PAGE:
Good form in tennis, as in swimming, golf, or other sports activities, is a variable quality which defies definition. It appears in various shapes according to the personality and physique of the individual player. The terms that apply to good form tennis stroke production are ease, rhythm, balance, efficiency, power.
ACCURACY and SPEED are essential in the good stroke. Players achieve these qualities in their strokes by devious methods. The types of strokes that seem most natural and suit their physiques and personalities are best. An example of variation in a “good form” tennis stroke is the use of the circular and the straight backswing. It is more natural for some players to lift their racquets back, as in preparation for batting or throwing a baseball.
For others, the natural back-swing will be a straight throw-back of the racquet, at the height at which they intend to hit the ball. We see national champions of both varieties, although the majority of the top notch players use the circular backswing. Another variation is the amount of wrist action used in a stroke. Some players use a great deal of wrist snap with rather a short arm swing. Others use a long arm sweep with less wrist action. The important thing is to have a swift, low drive that lands deep in the backcourt.
As long as the strokes are accurate and forceful, and the player is well balanced, untiring and efficient, we may say “good form” is present in his tennis game.
Learning to “stroke” the ball is the chief objective for a beginner. It can be aimed more accurately and sent more forcefully if it is carried forward on the racquet strings in the desired direction.
A momentary impact of ball on racquet, which results when the racquet jabs at the ball, gives neither an accurate nor a forceful ball flight. Players who have formed the habit of “hitting” at the ball — if they continue to “jab” — they fail to improve with practise. The “stroke” must be used if such students wish to emerge from the mire of inaccurate and ineffectual play.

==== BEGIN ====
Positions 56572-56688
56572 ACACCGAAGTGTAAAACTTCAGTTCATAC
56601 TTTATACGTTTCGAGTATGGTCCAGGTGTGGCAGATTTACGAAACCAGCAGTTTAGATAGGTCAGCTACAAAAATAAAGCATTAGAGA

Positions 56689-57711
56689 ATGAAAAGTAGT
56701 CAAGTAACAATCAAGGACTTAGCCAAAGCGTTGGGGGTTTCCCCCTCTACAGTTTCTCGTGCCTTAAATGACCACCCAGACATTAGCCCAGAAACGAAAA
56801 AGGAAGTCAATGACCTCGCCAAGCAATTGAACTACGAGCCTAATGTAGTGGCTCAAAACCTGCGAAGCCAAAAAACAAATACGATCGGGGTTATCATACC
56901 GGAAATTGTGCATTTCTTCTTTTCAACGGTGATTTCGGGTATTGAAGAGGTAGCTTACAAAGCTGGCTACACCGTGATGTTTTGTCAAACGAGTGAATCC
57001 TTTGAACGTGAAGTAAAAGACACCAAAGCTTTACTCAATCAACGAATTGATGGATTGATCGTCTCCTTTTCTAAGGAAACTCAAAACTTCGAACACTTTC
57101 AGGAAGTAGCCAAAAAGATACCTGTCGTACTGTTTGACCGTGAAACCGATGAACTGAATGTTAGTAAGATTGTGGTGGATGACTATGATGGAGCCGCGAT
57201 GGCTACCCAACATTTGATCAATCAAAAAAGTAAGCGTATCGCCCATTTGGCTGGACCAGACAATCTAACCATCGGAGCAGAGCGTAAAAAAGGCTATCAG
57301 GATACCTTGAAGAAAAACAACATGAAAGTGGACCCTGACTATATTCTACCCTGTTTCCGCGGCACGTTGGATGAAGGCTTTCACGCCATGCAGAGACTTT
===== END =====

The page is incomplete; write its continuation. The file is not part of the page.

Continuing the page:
The beginner’s strokes should be the embryonic form of the advanced strokes. The concentration is on the principles of good form with expectations of increased accuracy and speed as the student masters the stroke. Patience is the watchword.
Accuracy in a tennis stroke depends primarily upon the racquet face angle at the time of contact with the ball. If the racquet faces upward, the ball goes upward, etc. The adjustment of the racquet face angle, to the ball is learned unconsciously. The more times the player hits the ball, the more accurate he should become. However, if a player learns strokes with which accuracy is difficult to achieve, he may show little improvement.
Very few beginners who use “jabbing” strokes ever develop into good tennis players. This type of stroke is characterized by elbow action, and the ball position in front of the head or shoulders. The racquet swings in a downward direction, and many netted balls result. The best stroke is the horizontal arm swing, involving shoulder joint action, so that the racquet is facing the desired ball flight during the forward swing. In this stroke the same muscular action may be used in stroking a shoulder, waist, or knee high ball. Continue reading